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Droopy Orchid Flowers? 3 Common Reasons & Explanations

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Do you have droopy orchid flowers and are wondering what happened? There are many reasons why you can get droopy orchid flowers, but in this post, I’ll talk about 3 of the most common reasons. Keep reading to learn more.



1. The Flowers Reached the End of Their Life Span

Phalaenopsis orchid flowers can last a very long time. I’ve had my orchids blooming for a good 3 or 4 months at a time! But just because they last a long time, doesn’t mean that they’ll last forever.

Usually people get concerned when they buy a moth orchid at the store, bring it home, and then the opened flowers start to wilt.

When you buy an orchid with most or all of the flowers already opened, you don’t know how long they’ve been open. It could just be that they’ve already reached the end of their lifespan and there is nothing wrong at all!

Orchid flowers that have run their course.

If you can, I always recommend purchasing an orchid where only the bottom flowers have opened or are starting to open. Try and avoid buying plants where all of the flower buds have opened since you will have reducing flowering time.

You may not always have the option, but it is something to consider.

While it is true that orchids don’t like a drastic change in their growing environment, it shouldn’t affect the individual flowers that were already fully opened.

Now, if you just brought an orchid home and the unopened buds start to dry up and fall off, this is called bud blasting, which takes us to the second reason below.

2. Bud Blasting

When a flowering Phalaenopsis orchid is moved to a completely new environment, the unopened flower buds may respond by drying out and not opening, and eventually they will fall off.

This is called bud blasting and is pretty common with moth orchids.

Bud blasting in a moth orchid

Bud blasting can occur when there is a big change in the plant’s growing environment resulting from:

  • Extremes in potting mix moisture. If you let your bark mix or sphagnum moss go terribly dry, or even stay super wet for a long time.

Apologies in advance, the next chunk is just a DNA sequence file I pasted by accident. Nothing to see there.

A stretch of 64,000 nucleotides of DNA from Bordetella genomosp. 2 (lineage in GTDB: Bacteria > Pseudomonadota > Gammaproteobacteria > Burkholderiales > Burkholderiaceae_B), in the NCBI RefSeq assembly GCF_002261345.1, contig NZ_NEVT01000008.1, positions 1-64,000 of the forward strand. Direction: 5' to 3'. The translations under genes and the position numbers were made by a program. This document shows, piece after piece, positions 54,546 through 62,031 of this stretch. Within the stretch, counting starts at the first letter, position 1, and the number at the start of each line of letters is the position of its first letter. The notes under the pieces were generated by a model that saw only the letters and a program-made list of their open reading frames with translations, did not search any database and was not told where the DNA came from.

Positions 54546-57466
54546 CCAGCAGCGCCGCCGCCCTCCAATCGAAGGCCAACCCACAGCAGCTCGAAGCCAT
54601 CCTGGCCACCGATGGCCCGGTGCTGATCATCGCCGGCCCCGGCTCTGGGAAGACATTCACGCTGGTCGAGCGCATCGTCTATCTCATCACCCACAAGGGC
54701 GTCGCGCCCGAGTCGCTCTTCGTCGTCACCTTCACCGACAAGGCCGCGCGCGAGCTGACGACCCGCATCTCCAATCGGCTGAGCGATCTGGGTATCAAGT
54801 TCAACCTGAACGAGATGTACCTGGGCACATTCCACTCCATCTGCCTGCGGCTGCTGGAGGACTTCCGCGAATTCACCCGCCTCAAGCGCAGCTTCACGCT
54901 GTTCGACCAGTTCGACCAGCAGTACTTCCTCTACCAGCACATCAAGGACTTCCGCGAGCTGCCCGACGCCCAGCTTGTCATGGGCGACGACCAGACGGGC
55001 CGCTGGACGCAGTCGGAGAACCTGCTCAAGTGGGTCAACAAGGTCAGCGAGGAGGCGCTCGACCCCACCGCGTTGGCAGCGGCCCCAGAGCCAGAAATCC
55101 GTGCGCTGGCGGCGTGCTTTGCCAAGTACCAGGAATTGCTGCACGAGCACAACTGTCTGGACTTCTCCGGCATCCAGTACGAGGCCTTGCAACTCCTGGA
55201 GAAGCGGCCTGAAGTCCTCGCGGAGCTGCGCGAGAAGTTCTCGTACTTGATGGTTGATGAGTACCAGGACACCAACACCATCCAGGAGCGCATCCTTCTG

• Abrupt changes in temperature. A quick trip carrying your plant to your car from the store in cold weather will be enough to cause bud blast.
  • Moving your new plant to an area with very low light.
  • Moving your new plant to an area with very low humidity.
  • Pests.

3. Imbalance in Moisture

If you have neglected your plant and the bark mix or sphagnum moss has dried out for a really long time, this can also cause any opened flowers to prematurely droop. You will also likely see bud blast as well as droopy orchid leaves simultaneously.

Moth orchids don’t like to dry out completely. Unlike many other orchids that have pseudobulbs (enlarged organs where they store water and nutrients), moth orchids lack these so they don’t respond well to drying out for extended periods.

Bark mixes will tend to dry out more quickly than sphagnum moss, so you’ll have to adjust your watering accordingly, and please don’t use ice to water your orchids!

Check out my blog post on how to water orchids for more information.

Now you might also be wondering…what do you do with the flower spike after all the flowers have dropped off? Will it bloom again?

The answer is yes, it can! While you can cut the entire flower stalk off (your orchid should regrow new flower spikes with good care), you can also trim the existing flower stalk as this will encourage new side branches of flowers on that original stalk.


I hope you’ve enjoyed this post on droopy orchid flowers. Have you experienced this before? Comment below. I’d love to hear!

Diane Magaret Cherney

Thursday 25th of April 2024

this is the best article on orchids I've seen yet - very helpful. Look forward to more.

Raffaele Di Lallo

Friday 26th of April 2024

So glad that you enjoyed it Diane!